The Theranos stories they don’t tell you about
Outrageous fraud is common in the world of venture capital
With so much media focus on Elizabeth Holmes — currently on trial for fraud — you might think that cases like these, of outright fraudsters raising huge money from gullible venture capitalists, are few and far between. But as a VC myself I can tell you: most venture funds have their own Theranos story — they just prefer to keep them quiet.
VCs are always looking for “visionary” founders, but the line between visionary and conman is wafer thin. They often have to make big investment decisions within a few days (the original Google investment was made over a weekend), which means that the scope for fraud is immense. When it does happen, it’s often better to write it off quietly than sue and face embarrassing headlines. After all VCs expect 40% of investments to go to zero.
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A few make the news. Erlend Olson, a charismatic cowboy-hat-wearing former NASA scientist, persuaded Kleiner Perkins, Goldman Sachs and others to invest $300M in “Terralliance”, which promised to use “big data” from aeroplanes and satellites to find oil fields. It’s still unclear whether the tech ever worked, but somehow $20M ended up in Olson-related offshore trusts, one of which, I kid you not, was called The Pink Panther.
Mozido was a much talked about mobile payments company, raising hundreds of millions at a $4B valuation from investors including Tiger. But it turned out the founder, Michael Liberty, was siphoning tens of millions into private jets, a dairy farm and a movie produced by his girlfriend. He’s a rare one who got caught — until he was pardoned by Donald J. Trump.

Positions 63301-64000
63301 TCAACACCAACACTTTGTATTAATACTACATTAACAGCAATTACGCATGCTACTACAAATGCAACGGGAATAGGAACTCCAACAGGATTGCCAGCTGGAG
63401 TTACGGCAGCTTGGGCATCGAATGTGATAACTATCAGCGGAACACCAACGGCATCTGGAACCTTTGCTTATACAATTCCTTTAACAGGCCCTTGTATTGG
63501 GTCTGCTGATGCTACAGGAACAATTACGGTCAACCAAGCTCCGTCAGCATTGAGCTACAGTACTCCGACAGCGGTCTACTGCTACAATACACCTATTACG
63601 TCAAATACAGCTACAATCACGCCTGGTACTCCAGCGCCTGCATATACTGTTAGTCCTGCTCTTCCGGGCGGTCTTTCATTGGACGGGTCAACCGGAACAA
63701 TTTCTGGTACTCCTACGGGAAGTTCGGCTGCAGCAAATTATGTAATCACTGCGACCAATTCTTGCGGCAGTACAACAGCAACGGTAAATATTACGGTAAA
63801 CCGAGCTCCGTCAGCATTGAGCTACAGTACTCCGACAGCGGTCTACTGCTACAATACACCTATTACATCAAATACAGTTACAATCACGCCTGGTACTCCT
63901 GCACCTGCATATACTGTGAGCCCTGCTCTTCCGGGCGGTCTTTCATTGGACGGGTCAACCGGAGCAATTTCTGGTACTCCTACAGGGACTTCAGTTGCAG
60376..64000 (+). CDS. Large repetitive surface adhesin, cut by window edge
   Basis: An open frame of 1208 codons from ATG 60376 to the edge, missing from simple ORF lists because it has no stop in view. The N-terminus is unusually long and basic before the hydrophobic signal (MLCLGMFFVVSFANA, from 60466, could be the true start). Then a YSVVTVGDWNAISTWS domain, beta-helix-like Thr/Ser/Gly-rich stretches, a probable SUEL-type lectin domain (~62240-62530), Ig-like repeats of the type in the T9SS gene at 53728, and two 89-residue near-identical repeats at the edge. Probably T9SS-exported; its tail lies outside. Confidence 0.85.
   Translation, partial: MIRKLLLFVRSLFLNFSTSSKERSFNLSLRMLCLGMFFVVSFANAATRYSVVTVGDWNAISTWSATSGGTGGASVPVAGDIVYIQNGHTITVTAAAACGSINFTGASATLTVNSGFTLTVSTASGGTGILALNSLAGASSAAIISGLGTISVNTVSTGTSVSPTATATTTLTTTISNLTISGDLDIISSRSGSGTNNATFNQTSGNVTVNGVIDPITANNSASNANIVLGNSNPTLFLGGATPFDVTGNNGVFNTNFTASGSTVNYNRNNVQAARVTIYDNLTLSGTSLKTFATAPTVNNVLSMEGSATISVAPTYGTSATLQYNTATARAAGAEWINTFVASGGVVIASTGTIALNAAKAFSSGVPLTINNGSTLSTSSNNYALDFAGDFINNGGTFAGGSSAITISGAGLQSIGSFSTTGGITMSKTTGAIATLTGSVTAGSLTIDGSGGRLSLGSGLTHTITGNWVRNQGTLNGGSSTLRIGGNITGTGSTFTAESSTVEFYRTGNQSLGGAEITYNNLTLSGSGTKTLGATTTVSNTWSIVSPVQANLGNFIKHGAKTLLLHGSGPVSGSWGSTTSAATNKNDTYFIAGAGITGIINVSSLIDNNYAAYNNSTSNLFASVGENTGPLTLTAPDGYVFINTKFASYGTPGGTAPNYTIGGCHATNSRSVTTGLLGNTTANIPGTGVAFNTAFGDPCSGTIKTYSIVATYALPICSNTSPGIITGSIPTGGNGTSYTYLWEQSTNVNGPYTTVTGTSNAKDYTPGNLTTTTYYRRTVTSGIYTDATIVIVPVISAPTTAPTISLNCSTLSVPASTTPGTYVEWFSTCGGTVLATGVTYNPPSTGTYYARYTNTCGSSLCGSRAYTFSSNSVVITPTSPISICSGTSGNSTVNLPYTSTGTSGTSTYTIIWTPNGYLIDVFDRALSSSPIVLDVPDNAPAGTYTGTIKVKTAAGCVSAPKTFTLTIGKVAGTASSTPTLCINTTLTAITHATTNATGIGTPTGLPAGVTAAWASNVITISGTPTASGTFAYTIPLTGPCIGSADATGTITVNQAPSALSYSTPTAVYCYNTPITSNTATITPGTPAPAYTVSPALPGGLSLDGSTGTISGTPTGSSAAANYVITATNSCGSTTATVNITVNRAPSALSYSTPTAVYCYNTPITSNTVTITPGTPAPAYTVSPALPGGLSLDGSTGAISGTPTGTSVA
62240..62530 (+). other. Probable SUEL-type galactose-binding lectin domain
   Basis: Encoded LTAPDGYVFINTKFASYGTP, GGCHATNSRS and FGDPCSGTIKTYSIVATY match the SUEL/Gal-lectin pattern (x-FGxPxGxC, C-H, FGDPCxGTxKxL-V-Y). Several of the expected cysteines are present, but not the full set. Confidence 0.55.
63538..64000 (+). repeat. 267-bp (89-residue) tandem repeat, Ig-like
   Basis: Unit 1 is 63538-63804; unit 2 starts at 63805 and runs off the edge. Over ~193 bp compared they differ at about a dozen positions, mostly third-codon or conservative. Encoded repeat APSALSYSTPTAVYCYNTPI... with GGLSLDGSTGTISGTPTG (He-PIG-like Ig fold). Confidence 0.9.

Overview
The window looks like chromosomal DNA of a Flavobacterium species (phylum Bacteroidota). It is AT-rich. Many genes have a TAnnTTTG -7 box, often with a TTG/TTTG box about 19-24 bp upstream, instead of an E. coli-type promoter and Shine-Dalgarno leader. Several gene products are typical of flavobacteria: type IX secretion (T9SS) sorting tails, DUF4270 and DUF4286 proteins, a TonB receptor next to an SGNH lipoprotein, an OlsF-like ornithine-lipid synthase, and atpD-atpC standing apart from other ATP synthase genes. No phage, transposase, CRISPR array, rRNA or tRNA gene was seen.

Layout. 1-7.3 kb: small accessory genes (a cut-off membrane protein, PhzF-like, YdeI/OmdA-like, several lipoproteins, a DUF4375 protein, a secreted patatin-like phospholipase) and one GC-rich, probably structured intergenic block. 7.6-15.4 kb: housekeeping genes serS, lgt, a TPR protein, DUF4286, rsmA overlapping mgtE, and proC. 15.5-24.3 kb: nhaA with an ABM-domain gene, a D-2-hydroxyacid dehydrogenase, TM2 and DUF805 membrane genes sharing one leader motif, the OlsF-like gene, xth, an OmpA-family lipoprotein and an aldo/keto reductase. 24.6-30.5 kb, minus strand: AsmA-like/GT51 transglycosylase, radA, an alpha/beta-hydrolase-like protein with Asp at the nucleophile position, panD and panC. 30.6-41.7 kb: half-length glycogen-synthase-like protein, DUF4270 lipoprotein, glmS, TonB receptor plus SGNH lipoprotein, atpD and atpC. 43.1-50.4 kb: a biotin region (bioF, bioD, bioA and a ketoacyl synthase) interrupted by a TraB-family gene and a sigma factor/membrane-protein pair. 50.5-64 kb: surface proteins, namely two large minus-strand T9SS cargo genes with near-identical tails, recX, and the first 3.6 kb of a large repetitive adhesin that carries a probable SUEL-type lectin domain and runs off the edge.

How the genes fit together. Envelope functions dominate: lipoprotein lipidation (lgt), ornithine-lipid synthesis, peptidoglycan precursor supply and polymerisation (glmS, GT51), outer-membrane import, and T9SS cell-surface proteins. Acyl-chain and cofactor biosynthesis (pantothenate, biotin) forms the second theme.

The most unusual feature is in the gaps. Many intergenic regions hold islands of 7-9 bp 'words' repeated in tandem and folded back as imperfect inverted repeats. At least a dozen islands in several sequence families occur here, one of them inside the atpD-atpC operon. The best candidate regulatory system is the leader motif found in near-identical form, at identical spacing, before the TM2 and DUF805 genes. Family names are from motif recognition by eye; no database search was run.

Another common kind of fraud is when founders “fake it until they make it” — showing investors embellished numbers “up and to the right” before attempting to make them up in the next quarter. Some call it “pre-telling the truth”.
Recently, the SEC caught Headspin faking their numbers. Headspin had persuaded top VCs like GV (Google Ventures), Battery & ICONIQ that they were “one of the fastest-scaling software companies ever” — sadly by inventing clients and fudging figures.
Even more commonplace deception in the VC world is “buying” revenue. When companies are valued at up to 20 times their annual revenue, every dollar of revenue adds twenty dollars to the valuation, so it’s tempting to offer kickbacks and other ruses to flatter the numbers (“I’ll pay you to buy my software”). This was the accusation levelled at Mike Lynch of Autonomy, and several healthcare software companies have been caught out (Singulex, Cloudcare, etc.).